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Monday, November 14, 2005

Texas: Don't Pull a New Jersey

I have a word of advice for my friends in Texas: Don't follow New Jersey.

Texas, in case you didn't know, is having a devil of a time fixing it's two main political issues (that are actually one): property tax and school financing. It's the same problem that New Jersey faced in the 1970s - a problem that was supposed to be solved through the implementation of an income tax system to offset the punative property tax rates caused (partially) by school financing.

New Jersey's income tax, basically, goes right through the state coffers without slowing down. It is effectively a balancing tax - taking money from rich areas and redistributing it to poorer areas.

Of course, the whole problem could have been solved by implementing a state-wide school tax that funded every school in some equitable fashion - but that would destroy "local control", which is the legendary bugaboo of good government. It looks like enough people in New Jersey are finally fed up enough to start actually thinking about what a good tax system would look like.

Wrightwing provides this assessment:

Local school boards, who are the cause of about three quarters of the average property tax bill, have no reason to reduce spending, since they can just claim everything is for the children, and people shut up and get in line. The idea that much of that spending is really for the benefit of the teachers union is studiously ignored.


I liked pretty much everything right up until he claims it's all for the teachers union. I don't actually have any stats on that, but I'm going to say that the majority of costs are due to excessive administration. For example, Hudson County could easily run a single county-wide unified district. That would get rid of 13 independent school boards, 13 superintendents, and uncounted supplimentary staff. That's several million dollars per year that could go into providing more teachers, better infrastructure, and maybe even a few new schools.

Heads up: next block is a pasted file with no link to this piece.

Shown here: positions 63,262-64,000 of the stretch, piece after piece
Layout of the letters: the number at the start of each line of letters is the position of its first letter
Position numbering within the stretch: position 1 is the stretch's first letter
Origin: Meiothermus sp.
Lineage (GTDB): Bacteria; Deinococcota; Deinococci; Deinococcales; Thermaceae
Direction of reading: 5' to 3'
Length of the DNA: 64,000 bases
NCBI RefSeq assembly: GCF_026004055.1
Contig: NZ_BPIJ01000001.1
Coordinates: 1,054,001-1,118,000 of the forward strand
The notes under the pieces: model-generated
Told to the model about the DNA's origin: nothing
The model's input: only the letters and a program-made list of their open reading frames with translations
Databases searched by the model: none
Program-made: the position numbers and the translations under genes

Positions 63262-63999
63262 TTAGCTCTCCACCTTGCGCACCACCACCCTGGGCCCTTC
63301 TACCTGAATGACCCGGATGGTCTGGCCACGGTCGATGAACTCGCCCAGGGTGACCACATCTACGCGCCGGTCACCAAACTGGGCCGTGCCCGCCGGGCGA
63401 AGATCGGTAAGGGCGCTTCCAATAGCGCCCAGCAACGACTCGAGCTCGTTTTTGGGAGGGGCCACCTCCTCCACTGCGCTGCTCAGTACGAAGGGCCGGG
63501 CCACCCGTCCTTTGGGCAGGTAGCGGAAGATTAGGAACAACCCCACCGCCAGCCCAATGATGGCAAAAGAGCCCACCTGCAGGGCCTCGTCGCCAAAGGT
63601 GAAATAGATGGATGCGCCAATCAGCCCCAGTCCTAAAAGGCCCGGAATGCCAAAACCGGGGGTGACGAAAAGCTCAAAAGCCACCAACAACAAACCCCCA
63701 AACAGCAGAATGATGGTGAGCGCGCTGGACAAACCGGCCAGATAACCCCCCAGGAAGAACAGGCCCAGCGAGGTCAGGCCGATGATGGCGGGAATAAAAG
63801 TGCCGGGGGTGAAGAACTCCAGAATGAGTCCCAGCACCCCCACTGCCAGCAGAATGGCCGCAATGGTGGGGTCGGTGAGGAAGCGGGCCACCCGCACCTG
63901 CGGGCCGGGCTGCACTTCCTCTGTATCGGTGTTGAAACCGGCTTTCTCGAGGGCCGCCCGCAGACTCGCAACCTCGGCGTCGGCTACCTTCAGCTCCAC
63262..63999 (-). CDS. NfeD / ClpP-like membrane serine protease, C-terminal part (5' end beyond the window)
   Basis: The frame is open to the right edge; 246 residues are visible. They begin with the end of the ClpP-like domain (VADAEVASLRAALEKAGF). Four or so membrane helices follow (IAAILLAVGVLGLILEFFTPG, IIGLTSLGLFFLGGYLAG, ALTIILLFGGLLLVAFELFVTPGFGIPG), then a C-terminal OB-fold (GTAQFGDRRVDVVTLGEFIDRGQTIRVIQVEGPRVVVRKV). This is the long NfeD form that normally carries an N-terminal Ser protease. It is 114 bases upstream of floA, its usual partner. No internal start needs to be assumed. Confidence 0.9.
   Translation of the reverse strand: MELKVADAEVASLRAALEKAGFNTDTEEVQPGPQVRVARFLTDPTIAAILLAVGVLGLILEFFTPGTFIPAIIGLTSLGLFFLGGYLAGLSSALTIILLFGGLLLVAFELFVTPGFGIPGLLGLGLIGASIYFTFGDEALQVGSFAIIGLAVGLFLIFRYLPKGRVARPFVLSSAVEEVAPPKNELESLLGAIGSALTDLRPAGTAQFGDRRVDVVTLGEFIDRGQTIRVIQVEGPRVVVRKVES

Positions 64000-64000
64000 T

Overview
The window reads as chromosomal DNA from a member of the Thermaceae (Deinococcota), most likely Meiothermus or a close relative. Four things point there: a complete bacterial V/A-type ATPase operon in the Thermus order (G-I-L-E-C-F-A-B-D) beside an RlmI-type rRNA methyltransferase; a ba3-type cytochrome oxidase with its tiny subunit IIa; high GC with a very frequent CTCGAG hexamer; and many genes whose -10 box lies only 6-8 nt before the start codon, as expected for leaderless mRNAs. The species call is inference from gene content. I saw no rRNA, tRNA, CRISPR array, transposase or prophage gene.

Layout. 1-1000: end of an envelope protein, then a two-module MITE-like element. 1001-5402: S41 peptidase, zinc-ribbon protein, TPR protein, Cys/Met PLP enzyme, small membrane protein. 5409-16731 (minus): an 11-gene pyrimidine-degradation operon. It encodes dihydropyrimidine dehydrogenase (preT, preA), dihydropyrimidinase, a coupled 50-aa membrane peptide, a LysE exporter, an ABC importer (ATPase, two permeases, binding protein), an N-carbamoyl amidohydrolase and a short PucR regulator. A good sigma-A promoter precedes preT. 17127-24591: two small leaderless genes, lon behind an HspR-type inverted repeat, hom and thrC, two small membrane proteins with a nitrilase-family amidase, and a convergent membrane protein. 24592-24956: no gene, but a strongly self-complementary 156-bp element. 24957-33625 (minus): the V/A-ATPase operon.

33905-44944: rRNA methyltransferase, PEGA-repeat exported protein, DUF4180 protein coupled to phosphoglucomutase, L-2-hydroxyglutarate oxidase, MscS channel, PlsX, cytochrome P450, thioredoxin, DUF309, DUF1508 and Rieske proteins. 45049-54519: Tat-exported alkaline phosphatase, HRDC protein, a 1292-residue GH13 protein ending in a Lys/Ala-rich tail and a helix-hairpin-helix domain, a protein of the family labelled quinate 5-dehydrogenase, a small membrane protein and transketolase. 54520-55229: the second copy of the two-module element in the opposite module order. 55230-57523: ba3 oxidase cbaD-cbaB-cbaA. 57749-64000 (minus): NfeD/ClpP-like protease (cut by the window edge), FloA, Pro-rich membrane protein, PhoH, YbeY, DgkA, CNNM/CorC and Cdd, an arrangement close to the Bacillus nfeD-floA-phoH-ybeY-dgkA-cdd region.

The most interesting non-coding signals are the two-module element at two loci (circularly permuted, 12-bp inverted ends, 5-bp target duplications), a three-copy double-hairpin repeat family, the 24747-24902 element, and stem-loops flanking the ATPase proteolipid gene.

Wrightwing does have some idea worth discussion - and I hope that we can do so. It only makes sense that if you are going to assess the value of a building that you should try to do as adequate and fair a job of it as possible. I'm not sure exactly how workable that would be, and to his credit, Wrightwing says as much. Still, if we are going to try and improve things, then we should start with an idea of what a fair system would look like.

Cinnaman is worried about how reforming the tax system would effect those who have worked their way up from the lower reaches. I could dismiss this as right-wing garbage, but I won't because it isn't. We simply cannot act like the wealthy will simply suffer the "outrageous slings and arrows" of a system designed with their money in mind.

But neither should we forget those on the bottom of the scale. Remember, the Abbott system was created because New Jersey had proven itself unable to provide an education system that was adequately funded for every student. As Cinnaman rightly points out, though, we can't act like more money is the solution. We have to actually critically examine our entire system, from top to bottom.

I hope to get the ball rolling on that idea, and I hope that both Wrightwing and Cinnaman will play along and help me bounce a few ideas back and forth. After all, it is all too easy to see the beam in someone else's eye and look past the mote in your own. Perhaps the three of us can help pick specks out of each other's eyes until we can all see clearly.

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